There is a practice, and after the practice there is also a story. A practice and a story that have allowed an industry. There are countless things that keep the world stuck in its old ways. A wall built with myriad bricks, of words, of material and social structures. This wall that keeps them, all others, apart from us, humans. So-called humans, because not even humans are seen as Human enough, because this build-up wall wasn’t built by all humans. Some were left at the margins, some beyond it. This wall of those in power, that told us, and tells us, who is edible, disposable, endlessly breedable. This wall belongs to humanism, to that European, white and colonial humanism. It doesn’t belong to humanity.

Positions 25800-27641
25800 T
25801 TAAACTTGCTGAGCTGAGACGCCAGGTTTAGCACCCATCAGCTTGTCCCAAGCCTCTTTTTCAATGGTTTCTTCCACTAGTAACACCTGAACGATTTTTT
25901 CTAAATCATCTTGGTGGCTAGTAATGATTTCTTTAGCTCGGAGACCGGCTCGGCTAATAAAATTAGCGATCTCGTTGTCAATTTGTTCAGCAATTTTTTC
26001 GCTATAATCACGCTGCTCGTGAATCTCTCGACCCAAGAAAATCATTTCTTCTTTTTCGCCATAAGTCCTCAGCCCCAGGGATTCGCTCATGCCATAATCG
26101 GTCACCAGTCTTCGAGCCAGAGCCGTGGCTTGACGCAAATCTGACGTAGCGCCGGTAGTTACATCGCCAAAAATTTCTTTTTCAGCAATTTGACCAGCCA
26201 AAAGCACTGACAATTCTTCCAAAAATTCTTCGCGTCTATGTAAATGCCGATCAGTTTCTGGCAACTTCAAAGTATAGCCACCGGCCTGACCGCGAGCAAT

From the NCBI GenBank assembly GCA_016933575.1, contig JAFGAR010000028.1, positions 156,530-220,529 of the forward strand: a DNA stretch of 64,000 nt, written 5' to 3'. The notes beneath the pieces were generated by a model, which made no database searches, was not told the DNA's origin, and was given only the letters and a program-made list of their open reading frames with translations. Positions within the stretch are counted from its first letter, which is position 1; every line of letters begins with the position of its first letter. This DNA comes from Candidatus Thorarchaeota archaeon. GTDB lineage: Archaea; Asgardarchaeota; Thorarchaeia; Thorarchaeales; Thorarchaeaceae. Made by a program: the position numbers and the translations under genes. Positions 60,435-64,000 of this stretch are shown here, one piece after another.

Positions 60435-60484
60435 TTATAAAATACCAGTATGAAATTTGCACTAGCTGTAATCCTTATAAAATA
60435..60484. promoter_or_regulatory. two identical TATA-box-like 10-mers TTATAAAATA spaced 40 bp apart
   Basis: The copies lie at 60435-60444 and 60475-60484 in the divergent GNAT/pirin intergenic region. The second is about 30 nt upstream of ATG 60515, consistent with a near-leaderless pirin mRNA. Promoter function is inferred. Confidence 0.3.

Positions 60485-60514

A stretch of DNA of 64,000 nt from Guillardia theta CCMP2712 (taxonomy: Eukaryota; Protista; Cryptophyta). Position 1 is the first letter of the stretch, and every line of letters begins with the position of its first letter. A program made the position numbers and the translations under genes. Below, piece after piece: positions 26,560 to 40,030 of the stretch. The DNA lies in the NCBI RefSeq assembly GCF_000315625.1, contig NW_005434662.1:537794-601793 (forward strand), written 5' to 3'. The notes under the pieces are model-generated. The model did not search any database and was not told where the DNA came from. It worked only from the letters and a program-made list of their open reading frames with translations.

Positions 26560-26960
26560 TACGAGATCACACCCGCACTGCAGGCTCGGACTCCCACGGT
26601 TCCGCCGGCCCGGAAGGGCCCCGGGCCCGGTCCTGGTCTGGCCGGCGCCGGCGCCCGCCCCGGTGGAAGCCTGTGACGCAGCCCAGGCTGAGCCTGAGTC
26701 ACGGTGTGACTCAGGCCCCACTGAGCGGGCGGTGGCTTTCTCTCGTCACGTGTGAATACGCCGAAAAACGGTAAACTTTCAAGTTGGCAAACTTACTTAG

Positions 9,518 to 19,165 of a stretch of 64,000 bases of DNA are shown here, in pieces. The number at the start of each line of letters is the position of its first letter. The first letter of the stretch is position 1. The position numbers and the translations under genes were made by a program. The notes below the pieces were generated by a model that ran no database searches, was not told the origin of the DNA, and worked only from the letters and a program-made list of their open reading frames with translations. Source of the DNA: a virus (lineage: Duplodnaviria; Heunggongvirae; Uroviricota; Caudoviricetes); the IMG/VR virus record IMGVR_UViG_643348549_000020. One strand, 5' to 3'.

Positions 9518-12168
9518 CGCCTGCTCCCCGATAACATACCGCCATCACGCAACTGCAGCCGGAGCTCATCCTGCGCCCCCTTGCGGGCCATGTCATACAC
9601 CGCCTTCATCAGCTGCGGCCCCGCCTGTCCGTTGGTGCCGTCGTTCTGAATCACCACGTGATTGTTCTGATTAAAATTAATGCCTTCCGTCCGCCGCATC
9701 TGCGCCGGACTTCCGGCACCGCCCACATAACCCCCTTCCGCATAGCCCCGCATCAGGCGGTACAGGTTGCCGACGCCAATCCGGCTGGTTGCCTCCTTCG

The story of this humanism was told many times, in many tongues and ways. It was carried beyond words, cities, borders, laws, graves and deaths without engravings. But it is not that easy to be Human, as not all humans fit in the definition of Human, with capital H. Throughout history, the white, abled, adult, heterosexual, rational and neurotypical man from Europe - not anyone, anyhow - ended up sorting, arranging how this Human ideally looks, and what characteristics define Him. But this ideal of modernity, this model of “civilization”, left many identities behind. Many of them, untamed, nurtured with emotions, were left out or pushed a step behind Him, who makes the rules. Their work is minimized, although without them nothing could go on. You can recognize them; they are the ones whose voices are ignored, whose languages are in minority , whose hands work the land though they cannot own it - dominated, objectified, sexualized.